The hon. Gentleman raises a valid point. According to research by Shelter, which has conducted a thorough piece of work on the issue, only one landlord in 120 that it surveyed said that they had noticed an increase in agency fees and had passed that on in full to their tenants. Therefore, to be frank, the change we are suggesting is not that big. It is pretty big news for tenants, but it will not make a massive difference to the letting agent industry. It will have to change its business model slightly, but what it has done, especially in the years of the global financial crash, is shift ever so slightly, often little by little, the costs of the tenancy on to the tenant, who does not have the power and leverage to negotiate with the letting agent. The tenant sees a property that they like. They do not choose the letting agent. They do not have leverage over the negotiations.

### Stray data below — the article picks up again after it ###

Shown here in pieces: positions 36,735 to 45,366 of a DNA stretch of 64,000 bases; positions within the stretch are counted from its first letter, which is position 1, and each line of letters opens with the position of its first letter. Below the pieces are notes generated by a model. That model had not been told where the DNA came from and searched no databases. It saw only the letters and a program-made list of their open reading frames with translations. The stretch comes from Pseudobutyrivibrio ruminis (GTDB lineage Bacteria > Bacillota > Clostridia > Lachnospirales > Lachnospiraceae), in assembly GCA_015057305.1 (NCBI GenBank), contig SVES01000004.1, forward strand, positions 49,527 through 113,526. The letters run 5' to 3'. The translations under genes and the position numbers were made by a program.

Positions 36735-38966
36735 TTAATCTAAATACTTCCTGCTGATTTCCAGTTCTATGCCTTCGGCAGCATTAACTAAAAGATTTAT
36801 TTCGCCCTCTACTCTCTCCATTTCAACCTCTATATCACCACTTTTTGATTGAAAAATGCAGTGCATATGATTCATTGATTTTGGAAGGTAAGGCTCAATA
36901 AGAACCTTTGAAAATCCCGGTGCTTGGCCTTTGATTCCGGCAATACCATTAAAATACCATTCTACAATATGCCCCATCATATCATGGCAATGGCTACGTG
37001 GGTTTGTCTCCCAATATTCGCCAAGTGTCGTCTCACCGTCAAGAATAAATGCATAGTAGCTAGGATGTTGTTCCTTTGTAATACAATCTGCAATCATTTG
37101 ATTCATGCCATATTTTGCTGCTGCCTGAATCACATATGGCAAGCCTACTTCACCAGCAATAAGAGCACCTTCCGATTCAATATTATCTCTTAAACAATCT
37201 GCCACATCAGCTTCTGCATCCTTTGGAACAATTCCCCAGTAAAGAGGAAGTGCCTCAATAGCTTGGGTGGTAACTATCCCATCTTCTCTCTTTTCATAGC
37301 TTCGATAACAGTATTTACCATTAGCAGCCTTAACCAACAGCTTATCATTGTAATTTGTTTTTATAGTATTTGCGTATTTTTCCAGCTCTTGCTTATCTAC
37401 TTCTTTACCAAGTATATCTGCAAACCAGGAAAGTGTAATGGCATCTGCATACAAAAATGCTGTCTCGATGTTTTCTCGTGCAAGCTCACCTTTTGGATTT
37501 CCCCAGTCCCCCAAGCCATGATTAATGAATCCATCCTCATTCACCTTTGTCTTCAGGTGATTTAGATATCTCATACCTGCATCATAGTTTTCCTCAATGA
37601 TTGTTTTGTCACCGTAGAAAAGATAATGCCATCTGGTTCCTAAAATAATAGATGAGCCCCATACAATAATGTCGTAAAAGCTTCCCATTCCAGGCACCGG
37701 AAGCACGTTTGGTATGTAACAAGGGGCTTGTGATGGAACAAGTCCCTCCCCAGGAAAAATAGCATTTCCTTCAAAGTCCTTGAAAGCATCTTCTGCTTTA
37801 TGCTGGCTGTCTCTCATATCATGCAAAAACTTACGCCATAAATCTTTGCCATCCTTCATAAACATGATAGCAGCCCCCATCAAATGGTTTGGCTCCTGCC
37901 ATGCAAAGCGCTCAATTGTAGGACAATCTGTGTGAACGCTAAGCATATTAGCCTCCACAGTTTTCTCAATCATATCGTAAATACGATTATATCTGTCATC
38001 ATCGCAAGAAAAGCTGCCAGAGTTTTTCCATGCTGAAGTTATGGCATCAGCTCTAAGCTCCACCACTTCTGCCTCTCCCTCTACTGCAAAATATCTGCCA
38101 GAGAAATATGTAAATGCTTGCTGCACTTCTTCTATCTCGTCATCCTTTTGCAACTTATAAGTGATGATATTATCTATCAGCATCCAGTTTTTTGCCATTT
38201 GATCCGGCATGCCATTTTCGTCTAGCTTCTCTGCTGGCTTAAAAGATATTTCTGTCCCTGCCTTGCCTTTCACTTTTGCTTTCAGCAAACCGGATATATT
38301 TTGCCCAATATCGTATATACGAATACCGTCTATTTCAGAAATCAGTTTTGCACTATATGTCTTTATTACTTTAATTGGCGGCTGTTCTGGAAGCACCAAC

The landlord has that leverage, and the landlord should do the deal with the letting agent on the fees, including on the fee that the landlord pays the letting agent to manage the property.